While a larger House size will generally result in the smallest and largest districts being proportionally closer in size, this is not always the case. Therefore, in some cases, the Wyoming Rule may actually result in an increase in the ratio of the sizes of the largest and smallest districts. For instance, after the 1990 Census and with a House size of 435, the largest district (Montana's at-large district) had 799,065 residents, 76% larger than the smallest district (Wyoming's at-large district with 453,588 residents). The Wyoming Rule would have given a House size of 547 in 1990 if the former method of seat apportionment been used. With that size, the largest district (North Dakota's at-large district) would have had 638,800 residents, 92% larger than the smallest districts (Delaware's two districts, at approximately 333,084 residents each).

Legal basis for Current House Size[edit]

The current size of the house was set by The Permanent Apportionment Act of 1929. This law would need to be repealed and replaced in order to change the number of Congressional members, which would require a majority of both houses of Congress to approve it.

In the current House (2010 Census)[edit]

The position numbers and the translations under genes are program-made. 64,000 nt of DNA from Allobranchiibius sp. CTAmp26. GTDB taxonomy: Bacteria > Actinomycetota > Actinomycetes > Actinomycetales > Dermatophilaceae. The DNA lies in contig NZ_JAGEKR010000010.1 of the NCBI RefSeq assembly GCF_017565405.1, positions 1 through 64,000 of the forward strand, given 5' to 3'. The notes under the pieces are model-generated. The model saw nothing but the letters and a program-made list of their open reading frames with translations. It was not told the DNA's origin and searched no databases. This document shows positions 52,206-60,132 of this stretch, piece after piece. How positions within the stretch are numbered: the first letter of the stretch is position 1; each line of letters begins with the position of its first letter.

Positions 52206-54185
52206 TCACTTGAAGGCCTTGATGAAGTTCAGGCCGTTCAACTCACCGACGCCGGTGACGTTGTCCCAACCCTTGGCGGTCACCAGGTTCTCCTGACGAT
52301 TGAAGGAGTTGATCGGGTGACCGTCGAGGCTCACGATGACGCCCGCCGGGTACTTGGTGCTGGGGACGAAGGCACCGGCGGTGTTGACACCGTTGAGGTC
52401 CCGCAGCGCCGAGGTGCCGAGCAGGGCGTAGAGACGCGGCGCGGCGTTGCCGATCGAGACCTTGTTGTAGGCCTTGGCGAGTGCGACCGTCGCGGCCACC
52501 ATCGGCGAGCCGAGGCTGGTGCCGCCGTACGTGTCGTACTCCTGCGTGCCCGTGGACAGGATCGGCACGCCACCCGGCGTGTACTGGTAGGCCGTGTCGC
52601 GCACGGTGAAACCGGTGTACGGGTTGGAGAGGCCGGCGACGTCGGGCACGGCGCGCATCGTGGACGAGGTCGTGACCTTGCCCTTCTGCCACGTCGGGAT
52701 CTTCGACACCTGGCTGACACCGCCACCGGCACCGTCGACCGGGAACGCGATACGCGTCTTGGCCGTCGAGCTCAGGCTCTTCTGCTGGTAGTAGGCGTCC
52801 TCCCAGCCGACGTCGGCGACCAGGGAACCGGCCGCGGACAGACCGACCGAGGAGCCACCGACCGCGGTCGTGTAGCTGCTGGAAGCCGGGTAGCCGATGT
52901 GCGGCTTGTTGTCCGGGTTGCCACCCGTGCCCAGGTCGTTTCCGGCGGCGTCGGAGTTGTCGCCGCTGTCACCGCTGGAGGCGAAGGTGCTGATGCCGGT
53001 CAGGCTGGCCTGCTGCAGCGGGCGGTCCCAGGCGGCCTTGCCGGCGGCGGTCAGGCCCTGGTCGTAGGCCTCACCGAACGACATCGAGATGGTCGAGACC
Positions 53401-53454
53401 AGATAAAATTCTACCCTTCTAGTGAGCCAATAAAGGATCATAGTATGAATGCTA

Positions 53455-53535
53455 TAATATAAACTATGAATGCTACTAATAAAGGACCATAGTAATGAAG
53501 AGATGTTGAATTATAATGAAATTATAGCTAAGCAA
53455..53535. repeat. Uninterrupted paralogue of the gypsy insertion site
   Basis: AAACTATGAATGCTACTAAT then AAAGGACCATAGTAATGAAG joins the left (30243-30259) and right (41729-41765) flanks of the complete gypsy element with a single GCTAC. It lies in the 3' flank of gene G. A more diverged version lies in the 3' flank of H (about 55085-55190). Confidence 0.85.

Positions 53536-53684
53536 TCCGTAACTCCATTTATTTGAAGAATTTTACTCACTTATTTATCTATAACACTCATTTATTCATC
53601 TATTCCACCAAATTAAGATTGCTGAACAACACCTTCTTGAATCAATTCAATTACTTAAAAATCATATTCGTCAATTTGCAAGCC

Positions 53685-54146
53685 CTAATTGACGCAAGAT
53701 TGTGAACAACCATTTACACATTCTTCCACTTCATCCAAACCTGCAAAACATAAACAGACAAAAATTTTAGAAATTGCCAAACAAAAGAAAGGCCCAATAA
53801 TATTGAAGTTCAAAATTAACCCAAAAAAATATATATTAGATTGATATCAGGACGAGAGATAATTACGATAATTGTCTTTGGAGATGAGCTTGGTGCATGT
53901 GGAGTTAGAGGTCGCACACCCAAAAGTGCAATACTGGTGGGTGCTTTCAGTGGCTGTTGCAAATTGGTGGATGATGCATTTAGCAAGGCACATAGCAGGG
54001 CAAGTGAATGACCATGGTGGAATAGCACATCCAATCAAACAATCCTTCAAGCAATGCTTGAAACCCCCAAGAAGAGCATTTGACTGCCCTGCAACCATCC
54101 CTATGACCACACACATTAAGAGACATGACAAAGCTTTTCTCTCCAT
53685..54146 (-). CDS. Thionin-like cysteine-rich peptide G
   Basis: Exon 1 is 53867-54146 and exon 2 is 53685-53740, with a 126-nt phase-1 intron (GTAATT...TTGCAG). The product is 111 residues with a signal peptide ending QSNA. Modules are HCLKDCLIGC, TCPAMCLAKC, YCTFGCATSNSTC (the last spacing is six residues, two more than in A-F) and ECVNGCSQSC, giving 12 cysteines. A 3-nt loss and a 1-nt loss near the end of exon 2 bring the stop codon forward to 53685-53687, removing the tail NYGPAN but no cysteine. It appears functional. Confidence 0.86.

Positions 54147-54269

The chart set out below identifies the number of House members that would be given to the respective states if the Wyoming Rule were to be implemented using the population numbers from the 2010 Census.

Delaware, with two (and an average of 448,967 people per seat) would have the most seats per capita. South Dakota's lone seat (814,180 people per seat) have cost the most people. This gives a ratio of 1 to 1.81345 between greatest and smallest cost per seat. By comparison, it would be 1 to 1.88000 for the current 1 seat of Montana (989,415 per seat), and Rhode Islands 2 seats (526,284 per seat).

Note that North Dakota and South Dakota would have one representative each, but would have three if merged into one state. This is due to both states having more residents per representative than the national average. South Dakota falls just a few thousand people short of a second representative, having roughly 1.44 times the population of Wyoming.